Cold Sores: Care Instructions

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Your Care Instructions

Cold sores are clusters of small blisters on the lip and skin around or inside the mouth. Often the first sign of a cold sore is a spot that tingles, burns, or itches. A blister usually forms within 24 hours. The skin around the blisters can be red and inflamed. The blisters can break open, weep a clear fluid, and then scab over after a few days. Cold sores most often heal in 7 to 10 days without a scar. They are sometimes called fever blisters.

Cold sores are caused by a virus called the herpes simplex virus. This virus also causes some cases of genital herpes. The virus can spread from a sore in the genital area to the lips. Or it can spread from a cold sore on the lips to the genital area.

Cold sores most often go away on their own. But if they are severe, embarrass you, or cause pain, your doctor may prescribe antiviral medicine to relieve pain and help prevent outbreaks.

Follow-up care is a key part of your treatment and safety. Be sure to make and go to all appointments, and call your doctor or nurse call line if you are having problems. It's also a good idea to know your test results and keep a list of the medicines you take.

How can you care for yourself at home?

  • Wash your hands often. And try not to touch your cold sores. This will help to avoid spreading the virus to your eyes or genital area, or to other people. This is more likely to happen if this is your first cold sore outbreak.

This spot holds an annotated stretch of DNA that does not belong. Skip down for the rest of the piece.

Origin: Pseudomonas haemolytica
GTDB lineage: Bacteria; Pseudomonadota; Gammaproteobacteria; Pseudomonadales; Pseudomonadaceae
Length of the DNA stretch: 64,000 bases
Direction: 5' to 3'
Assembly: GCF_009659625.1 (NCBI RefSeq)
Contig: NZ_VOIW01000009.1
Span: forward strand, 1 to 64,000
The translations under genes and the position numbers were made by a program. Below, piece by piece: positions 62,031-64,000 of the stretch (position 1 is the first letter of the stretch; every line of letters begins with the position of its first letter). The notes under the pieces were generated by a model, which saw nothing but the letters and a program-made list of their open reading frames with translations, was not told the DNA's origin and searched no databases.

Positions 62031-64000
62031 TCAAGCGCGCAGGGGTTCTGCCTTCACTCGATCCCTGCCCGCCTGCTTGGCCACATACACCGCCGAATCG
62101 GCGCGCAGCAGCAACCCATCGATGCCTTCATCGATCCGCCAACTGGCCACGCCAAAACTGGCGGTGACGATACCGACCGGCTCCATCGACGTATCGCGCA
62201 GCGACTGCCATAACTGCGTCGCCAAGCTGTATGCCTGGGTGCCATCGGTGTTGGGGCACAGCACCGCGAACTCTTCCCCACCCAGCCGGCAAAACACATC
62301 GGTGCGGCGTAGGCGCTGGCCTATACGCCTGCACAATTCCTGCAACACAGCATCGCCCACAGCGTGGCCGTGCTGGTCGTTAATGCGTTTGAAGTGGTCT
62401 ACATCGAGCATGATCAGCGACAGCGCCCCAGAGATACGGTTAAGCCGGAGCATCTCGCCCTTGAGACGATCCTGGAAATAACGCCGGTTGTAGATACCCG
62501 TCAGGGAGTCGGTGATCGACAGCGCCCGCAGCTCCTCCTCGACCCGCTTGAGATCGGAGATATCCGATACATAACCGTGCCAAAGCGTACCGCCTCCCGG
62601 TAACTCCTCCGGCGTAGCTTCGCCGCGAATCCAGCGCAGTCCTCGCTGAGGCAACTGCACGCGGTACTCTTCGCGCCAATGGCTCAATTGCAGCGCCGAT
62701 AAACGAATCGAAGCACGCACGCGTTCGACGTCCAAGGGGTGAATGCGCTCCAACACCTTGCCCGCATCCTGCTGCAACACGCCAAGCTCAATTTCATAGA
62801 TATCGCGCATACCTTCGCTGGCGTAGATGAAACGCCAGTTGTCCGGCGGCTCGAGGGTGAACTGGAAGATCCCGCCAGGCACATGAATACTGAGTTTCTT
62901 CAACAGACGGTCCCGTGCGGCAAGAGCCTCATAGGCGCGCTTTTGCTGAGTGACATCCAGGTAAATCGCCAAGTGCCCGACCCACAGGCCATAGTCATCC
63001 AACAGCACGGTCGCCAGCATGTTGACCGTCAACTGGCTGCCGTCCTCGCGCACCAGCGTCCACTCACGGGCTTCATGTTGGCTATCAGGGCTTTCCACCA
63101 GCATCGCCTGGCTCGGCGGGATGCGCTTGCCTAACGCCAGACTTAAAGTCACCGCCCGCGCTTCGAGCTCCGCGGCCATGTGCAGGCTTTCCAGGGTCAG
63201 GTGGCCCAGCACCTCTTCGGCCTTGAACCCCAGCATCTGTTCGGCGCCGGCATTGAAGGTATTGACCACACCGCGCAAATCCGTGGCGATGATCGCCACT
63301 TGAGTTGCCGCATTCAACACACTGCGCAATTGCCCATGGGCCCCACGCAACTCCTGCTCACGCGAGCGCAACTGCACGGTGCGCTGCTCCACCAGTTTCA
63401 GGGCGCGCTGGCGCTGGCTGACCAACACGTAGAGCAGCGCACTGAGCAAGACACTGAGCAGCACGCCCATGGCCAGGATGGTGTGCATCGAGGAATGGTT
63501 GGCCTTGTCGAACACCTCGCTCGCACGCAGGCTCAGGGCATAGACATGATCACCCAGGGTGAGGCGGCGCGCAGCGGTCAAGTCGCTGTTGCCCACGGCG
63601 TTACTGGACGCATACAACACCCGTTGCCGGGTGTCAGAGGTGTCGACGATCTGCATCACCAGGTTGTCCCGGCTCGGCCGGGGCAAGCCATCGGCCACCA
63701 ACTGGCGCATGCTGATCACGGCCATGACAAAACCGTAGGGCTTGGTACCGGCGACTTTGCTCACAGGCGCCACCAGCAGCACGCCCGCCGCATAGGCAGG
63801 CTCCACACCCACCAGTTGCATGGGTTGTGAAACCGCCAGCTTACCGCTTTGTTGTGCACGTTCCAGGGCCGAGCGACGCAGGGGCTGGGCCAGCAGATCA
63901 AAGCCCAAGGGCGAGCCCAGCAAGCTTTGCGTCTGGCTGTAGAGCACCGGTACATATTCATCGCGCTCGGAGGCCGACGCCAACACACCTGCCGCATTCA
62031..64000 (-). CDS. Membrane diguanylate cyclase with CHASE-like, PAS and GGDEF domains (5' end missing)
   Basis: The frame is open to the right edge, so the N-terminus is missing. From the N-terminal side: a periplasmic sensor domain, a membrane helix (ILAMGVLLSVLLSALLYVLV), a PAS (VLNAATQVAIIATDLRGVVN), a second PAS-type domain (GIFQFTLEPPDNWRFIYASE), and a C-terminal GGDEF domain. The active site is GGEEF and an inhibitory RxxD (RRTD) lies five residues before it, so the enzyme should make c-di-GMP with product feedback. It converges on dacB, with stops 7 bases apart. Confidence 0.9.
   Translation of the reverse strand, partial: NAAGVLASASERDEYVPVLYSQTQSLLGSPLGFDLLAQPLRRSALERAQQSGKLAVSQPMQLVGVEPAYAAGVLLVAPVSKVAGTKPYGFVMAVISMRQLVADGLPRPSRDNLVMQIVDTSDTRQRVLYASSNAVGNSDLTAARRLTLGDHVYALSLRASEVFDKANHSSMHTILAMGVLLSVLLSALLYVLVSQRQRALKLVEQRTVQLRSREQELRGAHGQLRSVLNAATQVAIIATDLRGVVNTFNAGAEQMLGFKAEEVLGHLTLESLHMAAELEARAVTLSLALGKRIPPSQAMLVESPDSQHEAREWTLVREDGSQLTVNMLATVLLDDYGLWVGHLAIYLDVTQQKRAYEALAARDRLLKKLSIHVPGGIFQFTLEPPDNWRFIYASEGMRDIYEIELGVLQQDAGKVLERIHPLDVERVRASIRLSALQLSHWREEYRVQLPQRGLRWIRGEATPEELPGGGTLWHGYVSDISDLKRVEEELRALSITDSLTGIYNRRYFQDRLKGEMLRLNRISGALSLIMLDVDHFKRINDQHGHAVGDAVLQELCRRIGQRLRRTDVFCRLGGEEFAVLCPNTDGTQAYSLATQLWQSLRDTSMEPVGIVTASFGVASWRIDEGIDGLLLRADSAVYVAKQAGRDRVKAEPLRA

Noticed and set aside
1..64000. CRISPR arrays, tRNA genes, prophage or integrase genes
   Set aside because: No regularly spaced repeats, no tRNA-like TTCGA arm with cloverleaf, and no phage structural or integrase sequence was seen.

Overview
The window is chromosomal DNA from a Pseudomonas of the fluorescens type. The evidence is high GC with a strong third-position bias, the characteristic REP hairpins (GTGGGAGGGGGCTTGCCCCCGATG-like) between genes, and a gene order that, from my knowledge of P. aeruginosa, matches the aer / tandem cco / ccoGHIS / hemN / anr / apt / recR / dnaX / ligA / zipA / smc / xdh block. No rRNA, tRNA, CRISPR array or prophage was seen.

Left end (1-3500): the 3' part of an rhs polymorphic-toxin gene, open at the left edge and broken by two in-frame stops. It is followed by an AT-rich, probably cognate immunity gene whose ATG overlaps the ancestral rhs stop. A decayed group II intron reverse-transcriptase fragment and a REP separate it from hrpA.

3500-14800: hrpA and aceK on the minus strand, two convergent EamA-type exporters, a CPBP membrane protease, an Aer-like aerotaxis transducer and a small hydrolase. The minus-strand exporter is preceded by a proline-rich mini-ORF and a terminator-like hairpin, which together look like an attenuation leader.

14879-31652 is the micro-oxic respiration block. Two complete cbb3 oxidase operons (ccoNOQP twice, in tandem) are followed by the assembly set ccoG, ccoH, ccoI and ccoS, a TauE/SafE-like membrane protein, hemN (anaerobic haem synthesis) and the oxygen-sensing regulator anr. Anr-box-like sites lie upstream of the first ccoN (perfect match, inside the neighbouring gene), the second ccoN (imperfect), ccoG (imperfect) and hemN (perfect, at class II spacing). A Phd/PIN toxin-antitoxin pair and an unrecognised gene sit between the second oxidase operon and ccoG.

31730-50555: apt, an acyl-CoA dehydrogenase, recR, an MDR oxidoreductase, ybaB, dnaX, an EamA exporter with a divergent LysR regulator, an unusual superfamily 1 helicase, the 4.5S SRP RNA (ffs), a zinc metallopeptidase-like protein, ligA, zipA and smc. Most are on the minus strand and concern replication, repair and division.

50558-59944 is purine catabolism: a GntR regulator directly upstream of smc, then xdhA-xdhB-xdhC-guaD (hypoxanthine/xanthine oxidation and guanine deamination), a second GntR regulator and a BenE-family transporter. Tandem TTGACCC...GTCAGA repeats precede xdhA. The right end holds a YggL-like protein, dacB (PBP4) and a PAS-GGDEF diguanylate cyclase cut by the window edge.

• Place ice or a cool, wet towel on the sores 3 times a day. Do this for 20 minutes each time. It may help to reduce redness and swelling.
  • If you are just getting a cold sore, try over-the-counter docosanol (Abreva) cream to reduce symptoms.
  • If your doctor prescribed antiviral medicine to relieve pain and help prevent outbreaks, be sure to follow the directions.
  • Take an over-the-counter pain medicine, such as acetaminophen (Tylenol), ibuprofen (Advil, Motrin), or naproxen (Aleve), as needed. Read and follow all instructions on the label.
  • Do not take two or more pain medicines at the same time unless the doctor told you to. Many pain medicines have acetaminophen, which is Tylenol. Too much acetaminophen (Tylenol) can be harmful.
  • Avoid citrus fruit, tomatoes, and other foods that contain acid.
  • Use over-the-counter ointments to numb sore areas in the mouth or on the lips. These include Orajel and Anbesol.
  • Do not kiss or have oral sex with anyone while you have a cold sore.

To prevent cold sores in the future

  • Avoid long exposure of your lips to the sun. (Wear a hat to help shade your mouth.)
  • Do not kiss or have oral sex with someone who has a cold sore. Do not have sex or oral sex with someone who has a genital herpes outbreak.
  • Use lip balm that contains sunscreen, which may help reduce outbreaks of cold sores.
  • Avoid foods that seem to cause your cold sores to come back.
  • Do not share towels, razors, silverware, toothbrushes, or other objects with a person who has a cold sore.

When should you call for help?

Call your doctor or nurse call line now or seek immediate medical care if:

  • Your symptoms are painful and you want to try antiviral medicine.
  • You have signs of infection, such as:
    • Increased pain, swelling, warmth, or redness.
    • Red streaks leading from a cold sore.
    • Pus draining from a cold sore.
    • A fever.
  • You have a cold sore and develop eye pain, eye discharge, or any changes in your vision.

Watch closely for changes in your health, and be sure to contact your doctor or nurse call line if:

  • The cold sore does not heal in 7 to 10 days.
  • You get cold sores often.

Where can you learn more?

Go to http://www.healthwise.net/ed

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